by Amory Ross
Volvo Ocean Race, Day 27 of Leg 1. Amory Ross, MCM onboard Puma Ocean Racing powered by Berg reports on the crew's progress:
Sunset at the anchorage. PUMA Ocean Racing powered by BERG takes refuge on the island of Tristan de Cunha after being dismasted in the South Atlantic Ocean during leg 1 of the Volvo Ocean Race 2011-12
Don’t lose the faith. Don’t lose the faith, no matter what. That’s been the message around here.
We think we know what caused the rig to fall and end our leg, which brings some degree of comfort to the situation, but nobody is dwelling. Our rescue ship is getting closer and we’re gradually putting the tourist gear away and donning the Puma sailing hats. Everyone’s buckling down now on the work lists and we’re sorting our lives for the next step towards the Cape Town starting line and leg two, so that when the Team Bremen arrives Friday afternoon we’re ready to get Puma’s Mar Mostro up and go.
It’s not to say we haven’t enjoyed our time here, because we really have. The last few days have been loaded with activities and Tuesday was downright epic. On Monday, we visited the Tristan lobster processing center, and overseer Eric Mackenzie gave us a tour that concluded with a complimentary box of local lobsters for 11 hungry customers; it didn’t last long… Eric then took us to see the four massive Volvo generators powering all of Tristan, and very impressive they were. Next came a presentation at the school and a bigger one that night for the locals. Tristan da Cunha has served as a maritime haven over the years so they’ve seen their fair share of visitors, but they have never seen a boat like ours, and the Puma story was one of great curiosity. It was the least we could do for a place that has absolutely embraced us all in the kindest of ways. We owe them a lot more.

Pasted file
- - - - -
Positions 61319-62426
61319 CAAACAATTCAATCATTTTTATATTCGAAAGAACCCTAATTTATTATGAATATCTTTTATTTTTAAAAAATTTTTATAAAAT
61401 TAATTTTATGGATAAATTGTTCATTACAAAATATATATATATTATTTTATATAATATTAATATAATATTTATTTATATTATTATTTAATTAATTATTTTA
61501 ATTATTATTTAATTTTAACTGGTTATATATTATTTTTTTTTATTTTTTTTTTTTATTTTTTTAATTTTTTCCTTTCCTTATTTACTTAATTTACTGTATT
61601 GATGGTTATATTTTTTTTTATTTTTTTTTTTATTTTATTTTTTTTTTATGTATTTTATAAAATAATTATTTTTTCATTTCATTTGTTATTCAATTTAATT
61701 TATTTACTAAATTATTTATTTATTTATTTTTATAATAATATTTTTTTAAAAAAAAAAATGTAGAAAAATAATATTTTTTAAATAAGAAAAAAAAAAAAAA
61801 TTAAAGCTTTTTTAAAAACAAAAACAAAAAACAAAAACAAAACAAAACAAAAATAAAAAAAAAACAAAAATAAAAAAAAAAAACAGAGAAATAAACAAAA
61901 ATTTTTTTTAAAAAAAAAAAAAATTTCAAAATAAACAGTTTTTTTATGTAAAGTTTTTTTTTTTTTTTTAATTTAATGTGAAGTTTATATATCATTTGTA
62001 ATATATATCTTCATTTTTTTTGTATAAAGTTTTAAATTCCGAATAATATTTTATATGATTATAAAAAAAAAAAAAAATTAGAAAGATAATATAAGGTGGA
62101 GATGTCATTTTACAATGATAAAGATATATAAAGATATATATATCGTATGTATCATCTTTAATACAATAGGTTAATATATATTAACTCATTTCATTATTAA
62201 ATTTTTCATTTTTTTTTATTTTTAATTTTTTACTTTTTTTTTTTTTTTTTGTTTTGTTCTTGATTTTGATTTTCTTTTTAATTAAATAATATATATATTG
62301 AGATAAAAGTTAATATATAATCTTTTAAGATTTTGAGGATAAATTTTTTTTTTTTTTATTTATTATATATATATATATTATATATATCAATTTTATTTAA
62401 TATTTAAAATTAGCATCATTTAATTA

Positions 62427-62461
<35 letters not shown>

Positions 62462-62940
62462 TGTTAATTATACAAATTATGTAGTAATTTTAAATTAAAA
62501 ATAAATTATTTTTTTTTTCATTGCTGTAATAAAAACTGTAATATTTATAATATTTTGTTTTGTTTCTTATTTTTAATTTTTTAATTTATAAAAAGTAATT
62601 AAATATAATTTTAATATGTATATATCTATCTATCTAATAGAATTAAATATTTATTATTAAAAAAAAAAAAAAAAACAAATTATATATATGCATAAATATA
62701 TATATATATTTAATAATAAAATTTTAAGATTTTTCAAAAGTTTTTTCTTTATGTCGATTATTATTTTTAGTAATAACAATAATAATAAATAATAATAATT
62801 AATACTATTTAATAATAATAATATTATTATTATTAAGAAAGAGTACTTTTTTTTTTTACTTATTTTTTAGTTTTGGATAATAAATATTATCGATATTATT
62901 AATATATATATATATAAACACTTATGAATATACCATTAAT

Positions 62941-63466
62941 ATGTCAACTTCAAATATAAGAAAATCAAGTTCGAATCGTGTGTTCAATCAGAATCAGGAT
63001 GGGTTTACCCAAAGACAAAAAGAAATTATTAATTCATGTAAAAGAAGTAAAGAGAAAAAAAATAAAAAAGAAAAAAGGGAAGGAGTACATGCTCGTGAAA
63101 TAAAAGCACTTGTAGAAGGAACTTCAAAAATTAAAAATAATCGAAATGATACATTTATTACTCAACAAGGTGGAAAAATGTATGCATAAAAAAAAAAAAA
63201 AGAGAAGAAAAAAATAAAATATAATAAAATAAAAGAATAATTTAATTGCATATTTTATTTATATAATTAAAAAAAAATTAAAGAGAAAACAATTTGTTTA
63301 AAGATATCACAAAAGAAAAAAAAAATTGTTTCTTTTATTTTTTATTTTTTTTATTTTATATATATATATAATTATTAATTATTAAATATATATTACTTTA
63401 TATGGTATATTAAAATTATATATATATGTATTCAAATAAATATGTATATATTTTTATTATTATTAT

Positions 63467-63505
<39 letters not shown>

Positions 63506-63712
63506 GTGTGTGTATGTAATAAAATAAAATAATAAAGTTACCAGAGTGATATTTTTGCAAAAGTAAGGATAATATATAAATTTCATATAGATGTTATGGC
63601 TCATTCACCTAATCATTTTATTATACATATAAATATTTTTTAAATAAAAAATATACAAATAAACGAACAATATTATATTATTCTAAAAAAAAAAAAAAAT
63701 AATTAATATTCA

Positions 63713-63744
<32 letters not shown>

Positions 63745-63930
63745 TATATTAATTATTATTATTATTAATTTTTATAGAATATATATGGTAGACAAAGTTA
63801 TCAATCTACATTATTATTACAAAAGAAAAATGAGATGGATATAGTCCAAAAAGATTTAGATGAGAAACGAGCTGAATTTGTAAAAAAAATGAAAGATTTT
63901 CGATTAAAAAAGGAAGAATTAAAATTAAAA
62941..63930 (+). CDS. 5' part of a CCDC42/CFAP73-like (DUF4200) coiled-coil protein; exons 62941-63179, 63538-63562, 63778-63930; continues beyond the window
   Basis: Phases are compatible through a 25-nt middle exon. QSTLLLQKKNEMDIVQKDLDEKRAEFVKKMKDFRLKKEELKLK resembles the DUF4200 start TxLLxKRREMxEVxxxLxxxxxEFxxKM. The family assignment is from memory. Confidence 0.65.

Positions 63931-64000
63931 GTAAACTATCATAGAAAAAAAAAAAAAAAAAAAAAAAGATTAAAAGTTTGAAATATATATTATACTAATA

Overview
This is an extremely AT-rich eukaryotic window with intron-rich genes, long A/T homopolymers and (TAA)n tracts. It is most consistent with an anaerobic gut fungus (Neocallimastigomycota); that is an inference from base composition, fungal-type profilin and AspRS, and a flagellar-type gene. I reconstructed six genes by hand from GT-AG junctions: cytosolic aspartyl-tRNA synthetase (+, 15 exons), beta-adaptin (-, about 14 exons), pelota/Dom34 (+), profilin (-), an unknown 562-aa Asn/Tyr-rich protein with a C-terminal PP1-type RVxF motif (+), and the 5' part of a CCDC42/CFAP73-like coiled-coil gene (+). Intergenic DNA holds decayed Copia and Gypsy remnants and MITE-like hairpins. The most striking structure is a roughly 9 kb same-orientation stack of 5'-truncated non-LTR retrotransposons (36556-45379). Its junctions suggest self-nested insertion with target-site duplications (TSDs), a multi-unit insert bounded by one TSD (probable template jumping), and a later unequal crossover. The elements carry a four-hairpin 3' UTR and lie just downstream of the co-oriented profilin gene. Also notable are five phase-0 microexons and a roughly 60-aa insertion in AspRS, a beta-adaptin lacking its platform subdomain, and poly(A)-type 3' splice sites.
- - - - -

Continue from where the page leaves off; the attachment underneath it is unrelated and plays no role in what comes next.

The team hikes for the summit of the Tristan volcano, and Queen Mary's peak, some 6,700 feet above sea level. PUMA Ocean Racing powered by BERG takes refuge on the island of Tristan de Cunha after being dismasted in the South Atlantic Ocean during leg 1 of the Volvo Ocean Race 2011-12, from Alicante, Spain to Cape Town, South Africa. (Credit: Amory Ross/PUMA Ocean Racing/Volvo Ocean Race)
Tuesday a group of us decided that waking up at 6 AM and climbing a 6,700-foot volcano (roughly 2,000 meters) was a great idea. Not only did we do it in Puma sailing shoes, we did it fast: nine hours top to bottom. Our local guides Simon and Matthew claimed it to be a record for visitors. After lunch in the crater by the pond – snow still clinging to the walls – we summited, and were rewarded with a rarely seen descent down the back (the long way), a technically challenging but scenically stunning slope. Jono carried his walking stick, Kelvin spent much of the return trip sliding on his bum, and Tom and Tony walked down backwards to give their crushed toes a break. They might have been the fastest. We passed groups of nesting Yellow Nosed Albatrosses, giant cliffs, sheep, bogs, volcanic rock, red sand dunes, and finally met a waiting Land Rover at the bottom. The drive back was a quiet one – a whale breaching just offshore – but we were already fantasizing about the cold beer in the fridge. Getting to Queen Mary’s Peak was maybe a little more full-on than we were expecting!
So now the entertainment is over. A formal BBQ at Sean Burns house to cap it off, he’s the governor’s administrator from England, and then we’re in 100% boat-mode. But, no matter what we’ve been doing, nobody has ever – not once – hung it up and looked down. Don’t lose the faith… As I wrote just before we dropped our rig, we’ve got a good boat, a great team, and if we sail smart and safe, we’ll be in great shape. Nothing’s changed, not one bit. I speak for everyone when I say we’re looking forward to getting back on the race track soon and proving what we’re made of, making good on what we’re here to do:
Sail fast, and faster than everyone else.
Puma Ocean Racing website